the Gold Country by Don Urbanus (as seen in the Calaveras Lodestar)
Roses – The
Queen of Flowers
There is no bush, flower or tree that will give you a better show for a longer
time than a rose. Often starting in late April or early May, roses will keep
blooming through fall and sometimes into winter. In fact, I had some roses still
blooming when I hard pruned them in January.
Roses are actually very easy to grow but like a
beautiful woman (OK – or a
man) they don’t like to be ignored. Whatever trouble they make in fussing and
fretting over they give back in an incredible show of non-stop flowers.
Pruning in January along with removing all the leaves
and spraying immediately afterwards with a dormant spray like Volk oil and a
copper spray like Liquicop will help to avoid disease and insect problems in the
spring on roses.
The “big three” diseases are black spot, rust and
mildew. Whatever fungicides you use to deal with these problems, it should be
done preventively in early spring before you see the symptoms. Diseases tend to
appear when the weather is cool, unsettled, cloudy, and rainy. Of course plants
can be treated after diseases show up but the diseased leaves will still be on
your plants unless you take them off. Prevention is key.
Fortunately, there are lots of products out there to
treat roses. My favorites are Bayer Disease Control, a systemic spray, and Bayer
All-in-One, which fertilizes, controls insects and disease for six weeks and
comes in either a liquid or granular and is put on the roots.
There are also some new organic sprays like Serenade that does a good job on
mildew and rust. Neem oil also fights disease as well as sucking insects. Any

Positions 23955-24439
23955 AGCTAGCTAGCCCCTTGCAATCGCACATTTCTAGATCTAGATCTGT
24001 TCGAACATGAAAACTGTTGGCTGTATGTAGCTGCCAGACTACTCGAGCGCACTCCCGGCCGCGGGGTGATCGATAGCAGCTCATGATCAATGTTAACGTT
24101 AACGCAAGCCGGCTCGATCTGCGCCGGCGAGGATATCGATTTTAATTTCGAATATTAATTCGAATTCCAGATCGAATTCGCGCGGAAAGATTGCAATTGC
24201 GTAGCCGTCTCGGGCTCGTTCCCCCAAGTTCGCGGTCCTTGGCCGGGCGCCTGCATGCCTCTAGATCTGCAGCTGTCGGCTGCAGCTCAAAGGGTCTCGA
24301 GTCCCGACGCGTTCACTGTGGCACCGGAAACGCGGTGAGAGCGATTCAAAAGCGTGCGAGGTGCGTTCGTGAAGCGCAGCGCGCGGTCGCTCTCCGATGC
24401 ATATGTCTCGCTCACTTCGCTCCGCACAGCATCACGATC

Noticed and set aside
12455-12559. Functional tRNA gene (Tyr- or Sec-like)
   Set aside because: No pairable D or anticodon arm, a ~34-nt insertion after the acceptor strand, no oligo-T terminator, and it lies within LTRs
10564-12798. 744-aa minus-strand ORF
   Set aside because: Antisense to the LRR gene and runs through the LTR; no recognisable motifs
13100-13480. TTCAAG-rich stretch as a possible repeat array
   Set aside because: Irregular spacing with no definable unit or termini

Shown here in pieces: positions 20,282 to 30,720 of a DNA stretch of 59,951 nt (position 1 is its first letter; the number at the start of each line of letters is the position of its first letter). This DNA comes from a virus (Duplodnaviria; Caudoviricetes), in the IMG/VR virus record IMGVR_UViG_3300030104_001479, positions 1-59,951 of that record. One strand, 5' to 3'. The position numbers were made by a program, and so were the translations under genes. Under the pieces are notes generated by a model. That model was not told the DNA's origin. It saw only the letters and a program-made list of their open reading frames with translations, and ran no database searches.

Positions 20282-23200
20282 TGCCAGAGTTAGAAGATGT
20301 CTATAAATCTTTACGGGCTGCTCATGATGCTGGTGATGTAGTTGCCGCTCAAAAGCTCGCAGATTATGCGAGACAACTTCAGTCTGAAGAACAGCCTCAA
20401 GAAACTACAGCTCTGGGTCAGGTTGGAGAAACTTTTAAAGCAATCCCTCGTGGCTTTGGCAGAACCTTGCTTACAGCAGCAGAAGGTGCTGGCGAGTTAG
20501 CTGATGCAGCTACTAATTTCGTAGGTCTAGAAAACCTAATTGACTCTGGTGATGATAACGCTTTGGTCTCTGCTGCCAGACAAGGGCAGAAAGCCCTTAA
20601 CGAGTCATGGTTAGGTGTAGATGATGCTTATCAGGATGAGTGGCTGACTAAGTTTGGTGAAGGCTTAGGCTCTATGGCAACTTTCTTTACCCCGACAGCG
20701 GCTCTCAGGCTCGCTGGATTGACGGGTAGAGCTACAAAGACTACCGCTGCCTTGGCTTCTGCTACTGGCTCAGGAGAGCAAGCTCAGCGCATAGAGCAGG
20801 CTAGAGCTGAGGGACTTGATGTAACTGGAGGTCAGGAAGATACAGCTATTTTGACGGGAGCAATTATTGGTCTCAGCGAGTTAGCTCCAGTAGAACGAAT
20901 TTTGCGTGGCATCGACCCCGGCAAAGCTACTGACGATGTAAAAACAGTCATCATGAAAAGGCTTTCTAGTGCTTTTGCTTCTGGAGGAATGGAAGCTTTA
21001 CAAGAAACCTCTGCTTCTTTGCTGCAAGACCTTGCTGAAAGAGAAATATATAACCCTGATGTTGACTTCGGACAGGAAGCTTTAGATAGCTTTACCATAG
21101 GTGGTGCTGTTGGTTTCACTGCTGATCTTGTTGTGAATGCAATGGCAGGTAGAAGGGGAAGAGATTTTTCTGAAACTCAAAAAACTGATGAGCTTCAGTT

oil should not be sprayed under high temperatures and some tender new leaves may
be sensitive to the oil. Knockout and Home Run are landscape varieties of roses
that are very disease resistant and need little care. Until more disease
resistance comes to Hybrid T’s, the classic cut flowers, sprays will be needed
to fight disease.
Of course no mention of roses would be complete with
discussing aphids. Aphids are mostly a spring and fall problem when the weather
is cool. Systemic insecticides work great on roses. Unless the rose is covered
in aphids, often just a spray here or there will take care of aphids. Safer Soap
or even homemade soapy mixtures of a mild soap like Ivory can usually put down
any aphid insurrection.
Nature often takes care of aphids with a cornucopia of
Hover or Syrphid flies (they look like bees and make no sound) lay eggs and the
maggots eat the aphids. Everyone knows a ladybug but often don’t recognize the
black and orange tank-like “bug” on their rose which is the larval stage.
Lacewings are delicate insects that eat aphids that get zapped at night in those
dumb bug zappers. There are also little wasps that lay eggs on aphids. If you
look closely, there will often be some brown round bodies scattered among your
aphids with a tiny hole in them. Those are called aphid mummies.
So you’ve fought off nature and the bugs and possibly
deer (that’s another whole topic). It’s time to pick your roses. Pick them when
they are just beginning to open and re-cut the stem just before you put it in
water. There is nothing quite as stunning as a bouquet of fragrant roses
displayed in your kitchen – unless it was a beautiful woman gazing at the
flowers. (OK, OK – or a handsome man).
Lastly, removing the old flowers or “dead-heading” is important if you want the
roses to keep producing flowers. Ideally you prune to a bud with five leaflets
but the most important thing is removing the flower. Rose fruit, also known as
rose hips, should be removed. This tricks the rose into thinking that it has to
One warning. Once you are successful at growing roses
it will become addictive. In the meantime, if you have any questions (and there
are lots more about roses to talk about) bring a sample down to your local
nursery, preferably in a plastic bag. Just like trying to explain a noise to a
mechanic, there is no substitute for seeing the problem.